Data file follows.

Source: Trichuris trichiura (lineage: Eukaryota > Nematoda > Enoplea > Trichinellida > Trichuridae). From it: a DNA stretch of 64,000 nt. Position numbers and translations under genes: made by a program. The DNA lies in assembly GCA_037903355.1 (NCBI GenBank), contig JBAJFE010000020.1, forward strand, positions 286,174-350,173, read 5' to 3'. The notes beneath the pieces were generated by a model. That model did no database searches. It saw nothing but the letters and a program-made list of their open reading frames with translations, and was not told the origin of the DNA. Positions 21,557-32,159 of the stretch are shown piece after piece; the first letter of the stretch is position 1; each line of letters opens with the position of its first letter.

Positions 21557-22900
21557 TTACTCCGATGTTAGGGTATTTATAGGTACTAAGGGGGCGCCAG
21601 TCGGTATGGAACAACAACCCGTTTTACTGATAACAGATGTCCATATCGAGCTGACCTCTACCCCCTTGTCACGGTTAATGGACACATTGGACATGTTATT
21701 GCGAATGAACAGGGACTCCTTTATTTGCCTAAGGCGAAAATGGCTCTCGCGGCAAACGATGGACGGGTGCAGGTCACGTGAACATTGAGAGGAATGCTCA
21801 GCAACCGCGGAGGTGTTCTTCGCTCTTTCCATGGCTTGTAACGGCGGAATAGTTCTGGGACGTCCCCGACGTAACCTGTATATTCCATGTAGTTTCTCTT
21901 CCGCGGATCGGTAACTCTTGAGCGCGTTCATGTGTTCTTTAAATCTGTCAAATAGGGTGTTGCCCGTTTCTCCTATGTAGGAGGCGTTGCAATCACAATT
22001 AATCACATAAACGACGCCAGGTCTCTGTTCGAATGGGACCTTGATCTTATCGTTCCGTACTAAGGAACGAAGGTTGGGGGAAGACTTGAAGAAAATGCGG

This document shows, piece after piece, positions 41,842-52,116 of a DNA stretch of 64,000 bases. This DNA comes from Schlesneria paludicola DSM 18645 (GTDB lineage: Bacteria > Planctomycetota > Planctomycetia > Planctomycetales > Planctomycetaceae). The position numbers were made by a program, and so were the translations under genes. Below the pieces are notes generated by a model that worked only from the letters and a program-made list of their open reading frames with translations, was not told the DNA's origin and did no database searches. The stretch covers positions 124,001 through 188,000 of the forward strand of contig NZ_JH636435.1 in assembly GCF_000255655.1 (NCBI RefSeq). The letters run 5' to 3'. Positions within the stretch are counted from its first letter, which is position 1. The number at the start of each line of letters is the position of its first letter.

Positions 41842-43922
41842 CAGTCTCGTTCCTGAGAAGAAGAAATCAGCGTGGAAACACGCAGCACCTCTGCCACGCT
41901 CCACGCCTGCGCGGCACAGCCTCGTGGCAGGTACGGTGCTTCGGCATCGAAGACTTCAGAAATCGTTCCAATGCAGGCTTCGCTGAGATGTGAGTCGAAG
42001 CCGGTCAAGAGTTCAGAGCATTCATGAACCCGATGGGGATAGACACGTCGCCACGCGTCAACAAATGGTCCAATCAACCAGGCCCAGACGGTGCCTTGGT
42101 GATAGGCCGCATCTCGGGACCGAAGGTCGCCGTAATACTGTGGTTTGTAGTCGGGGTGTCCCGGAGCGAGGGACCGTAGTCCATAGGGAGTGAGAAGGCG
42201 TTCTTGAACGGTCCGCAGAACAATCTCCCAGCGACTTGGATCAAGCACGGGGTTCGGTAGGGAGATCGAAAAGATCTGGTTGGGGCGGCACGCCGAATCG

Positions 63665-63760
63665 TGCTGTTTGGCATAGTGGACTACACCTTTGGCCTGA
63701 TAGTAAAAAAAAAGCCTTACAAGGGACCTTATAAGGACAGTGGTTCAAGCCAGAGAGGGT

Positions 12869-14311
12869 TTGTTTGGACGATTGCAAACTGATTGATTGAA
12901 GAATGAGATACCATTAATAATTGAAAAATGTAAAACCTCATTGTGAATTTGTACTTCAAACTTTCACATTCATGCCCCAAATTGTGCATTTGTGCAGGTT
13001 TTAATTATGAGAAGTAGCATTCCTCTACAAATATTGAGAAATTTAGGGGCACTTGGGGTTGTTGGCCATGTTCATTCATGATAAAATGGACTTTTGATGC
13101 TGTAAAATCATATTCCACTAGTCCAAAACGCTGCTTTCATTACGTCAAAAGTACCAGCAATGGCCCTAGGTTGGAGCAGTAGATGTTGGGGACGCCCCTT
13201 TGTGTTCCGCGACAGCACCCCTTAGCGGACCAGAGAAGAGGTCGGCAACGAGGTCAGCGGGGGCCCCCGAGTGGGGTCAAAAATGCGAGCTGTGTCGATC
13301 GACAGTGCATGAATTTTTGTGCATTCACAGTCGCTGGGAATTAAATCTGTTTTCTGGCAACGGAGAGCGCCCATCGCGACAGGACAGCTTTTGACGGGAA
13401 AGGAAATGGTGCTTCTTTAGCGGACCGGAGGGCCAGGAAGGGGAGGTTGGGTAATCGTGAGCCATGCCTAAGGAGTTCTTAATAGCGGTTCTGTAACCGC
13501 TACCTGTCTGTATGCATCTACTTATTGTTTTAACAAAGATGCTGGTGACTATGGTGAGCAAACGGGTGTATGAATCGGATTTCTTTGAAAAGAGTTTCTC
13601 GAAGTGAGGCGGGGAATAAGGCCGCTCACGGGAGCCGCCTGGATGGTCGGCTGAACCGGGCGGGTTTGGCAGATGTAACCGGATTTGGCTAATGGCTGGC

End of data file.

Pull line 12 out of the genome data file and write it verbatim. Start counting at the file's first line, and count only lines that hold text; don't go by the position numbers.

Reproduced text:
41901 CCACGCCTGCGCGGCACAGCCTCGTGGCAGGTACGGTGCTTCGGCATCGAAGACTTCAGAAATCGTTCCAATGCAGGCTTCGCTGAGATGTGAGTCGAAG